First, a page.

As I was the Game Master of our session, I got to define the rules. Because this was the first time I played primitive-D&D, I had no immediate idea what my rules-concoction would look like. In hindsight I’m rather surprised that I didn’t have feats, but did have spells; if you’d queried me about it beforehand, I’d have certainly claimed that I’d drop them both or neither if I had to make an ultra-condenced version of D&D. Anyway, here are my rules:
- Character creation is done in relation to the adventure at hand. I imagine that this’d be different if we did a campaign, but in this case the players customized their class choices and equipment to the scenario.
- All characters have the six standard attributes, rolled in order with 3d6. An attribute modifier is calculated by deducting ten from the attribute. [Notice how using the original 3d6 distribution instead of 4d6-pick-the-highest effectively eliminates the necessity of using the 3rd edition formula for the modifier; the highest attributes between our three characters were at 14, supplying a modifier of +4.]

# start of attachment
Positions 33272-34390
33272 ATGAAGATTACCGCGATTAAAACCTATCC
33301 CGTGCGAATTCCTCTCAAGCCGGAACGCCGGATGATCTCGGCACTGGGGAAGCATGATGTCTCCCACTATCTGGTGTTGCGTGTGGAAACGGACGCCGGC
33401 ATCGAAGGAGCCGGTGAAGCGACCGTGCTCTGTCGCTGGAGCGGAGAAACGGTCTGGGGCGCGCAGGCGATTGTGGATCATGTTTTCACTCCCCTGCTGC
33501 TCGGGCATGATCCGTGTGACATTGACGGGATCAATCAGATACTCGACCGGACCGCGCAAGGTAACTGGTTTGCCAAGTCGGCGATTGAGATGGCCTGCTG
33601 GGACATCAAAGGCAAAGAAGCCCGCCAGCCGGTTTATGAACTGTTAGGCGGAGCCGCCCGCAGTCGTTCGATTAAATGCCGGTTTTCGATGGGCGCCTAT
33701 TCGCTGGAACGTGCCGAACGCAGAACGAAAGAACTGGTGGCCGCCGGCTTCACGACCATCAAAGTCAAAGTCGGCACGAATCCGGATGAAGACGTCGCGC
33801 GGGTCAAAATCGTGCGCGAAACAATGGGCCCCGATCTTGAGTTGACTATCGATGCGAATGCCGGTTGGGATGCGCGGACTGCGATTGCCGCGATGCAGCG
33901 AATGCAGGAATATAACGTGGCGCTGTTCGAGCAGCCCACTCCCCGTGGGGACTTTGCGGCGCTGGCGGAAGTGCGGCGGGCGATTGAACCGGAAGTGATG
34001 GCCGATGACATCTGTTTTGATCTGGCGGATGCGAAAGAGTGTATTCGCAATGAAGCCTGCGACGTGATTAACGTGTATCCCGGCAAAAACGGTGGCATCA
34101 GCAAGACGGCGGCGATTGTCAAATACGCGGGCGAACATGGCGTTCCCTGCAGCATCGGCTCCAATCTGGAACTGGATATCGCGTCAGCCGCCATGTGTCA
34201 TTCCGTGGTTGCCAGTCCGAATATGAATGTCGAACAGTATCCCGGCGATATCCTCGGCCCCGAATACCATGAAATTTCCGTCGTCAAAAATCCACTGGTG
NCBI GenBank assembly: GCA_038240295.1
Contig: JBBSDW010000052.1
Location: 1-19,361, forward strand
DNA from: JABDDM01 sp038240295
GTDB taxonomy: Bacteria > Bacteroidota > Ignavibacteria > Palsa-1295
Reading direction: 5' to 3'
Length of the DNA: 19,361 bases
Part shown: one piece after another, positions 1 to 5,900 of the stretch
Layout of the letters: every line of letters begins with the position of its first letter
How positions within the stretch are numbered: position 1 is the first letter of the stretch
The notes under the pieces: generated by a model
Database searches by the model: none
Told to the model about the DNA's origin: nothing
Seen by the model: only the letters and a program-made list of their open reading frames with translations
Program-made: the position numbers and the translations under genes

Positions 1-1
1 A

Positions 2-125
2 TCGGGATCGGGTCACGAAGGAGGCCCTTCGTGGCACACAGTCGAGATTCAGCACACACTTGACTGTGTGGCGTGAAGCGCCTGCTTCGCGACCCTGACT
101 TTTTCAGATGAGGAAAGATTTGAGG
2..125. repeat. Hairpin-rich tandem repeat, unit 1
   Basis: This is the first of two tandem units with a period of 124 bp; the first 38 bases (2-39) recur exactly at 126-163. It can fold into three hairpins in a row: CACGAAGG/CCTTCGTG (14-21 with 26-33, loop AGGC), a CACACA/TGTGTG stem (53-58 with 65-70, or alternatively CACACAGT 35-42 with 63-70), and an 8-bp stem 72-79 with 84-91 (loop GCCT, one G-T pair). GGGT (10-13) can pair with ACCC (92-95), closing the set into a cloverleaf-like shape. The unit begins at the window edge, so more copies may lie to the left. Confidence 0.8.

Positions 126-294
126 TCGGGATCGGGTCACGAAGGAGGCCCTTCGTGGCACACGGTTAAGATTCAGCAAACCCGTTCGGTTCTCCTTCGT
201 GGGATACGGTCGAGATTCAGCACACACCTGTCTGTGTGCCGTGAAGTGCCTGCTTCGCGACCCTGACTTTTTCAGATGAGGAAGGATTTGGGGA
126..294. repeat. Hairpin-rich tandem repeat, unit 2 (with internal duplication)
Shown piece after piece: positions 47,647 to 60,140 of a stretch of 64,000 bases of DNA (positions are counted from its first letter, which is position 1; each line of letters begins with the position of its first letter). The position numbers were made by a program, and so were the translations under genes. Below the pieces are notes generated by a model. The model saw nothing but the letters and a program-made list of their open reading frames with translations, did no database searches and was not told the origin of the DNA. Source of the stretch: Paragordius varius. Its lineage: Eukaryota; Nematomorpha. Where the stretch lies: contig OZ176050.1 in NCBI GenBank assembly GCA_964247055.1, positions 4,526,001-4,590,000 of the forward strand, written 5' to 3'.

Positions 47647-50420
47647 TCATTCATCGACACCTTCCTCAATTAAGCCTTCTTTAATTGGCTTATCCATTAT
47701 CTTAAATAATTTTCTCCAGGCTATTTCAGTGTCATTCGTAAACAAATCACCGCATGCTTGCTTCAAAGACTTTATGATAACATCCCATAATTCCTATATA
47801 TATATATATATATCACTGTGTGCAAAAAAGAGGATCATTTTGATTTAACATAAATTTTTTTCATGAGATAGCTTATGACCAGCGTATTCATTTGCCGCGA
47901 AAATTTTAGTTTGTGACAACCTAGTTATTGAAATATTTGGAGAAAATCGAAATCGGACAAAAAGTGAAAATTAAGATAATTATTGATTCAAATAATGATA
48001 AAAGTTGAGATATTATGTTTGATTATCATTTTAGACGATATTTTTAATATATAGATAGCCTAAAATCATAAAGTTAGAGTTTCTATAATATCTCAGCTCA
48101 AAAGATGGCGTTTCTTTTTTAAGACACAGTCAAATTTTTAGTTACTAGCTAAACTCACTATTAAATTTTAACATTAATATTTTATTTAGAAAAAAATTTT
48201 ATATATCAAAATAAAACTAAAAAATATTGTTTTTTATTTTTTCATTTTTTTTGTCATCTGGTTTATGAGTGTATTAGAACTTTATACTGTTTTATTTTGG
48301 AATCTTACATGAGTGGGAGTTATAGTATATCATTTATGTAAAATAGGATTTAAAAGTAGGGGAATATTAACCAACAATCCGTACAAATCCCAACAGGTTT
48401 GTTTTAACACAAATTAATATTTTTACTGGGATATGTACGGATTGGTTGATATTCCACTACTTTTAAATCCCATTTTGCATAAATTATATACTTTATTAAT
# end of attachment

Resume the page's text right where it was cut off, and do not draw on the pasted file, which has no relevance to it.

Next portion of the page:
- Each player names a character class for his character. Choices are fighter, thief, cleric and wizard, as well as anything else the player can explain conscisely. Characters can multiclass without penalties. There are no feats or other character customization choices. [I started the characters at fifth level for our adventure.]
- Players list equipment for their characters on the character sheet. No money or weight considerations, but the equipment needs to be accepted by the GM.
That’s it for the character generation. The game itself was ran in the normal adventuring mode: I as the GM introduced the situation, the players chose how to play their characters, and I told them when to roll the dice and for what reason. These were the rules of conflict resolution:
- If characters tried to do something risky or difficult, I assigned a difficulty rating in the 3rd edition ballpark. If there was clear opposition by another character, the characters rolled against each other. If the resistance was passive or otherwise uninteresting, I just added ten to the NPC’s score and let the player roll. I assigned the difficulties in rough lumps of five points, but then modified them for various environmental things and such a couple of points at a time.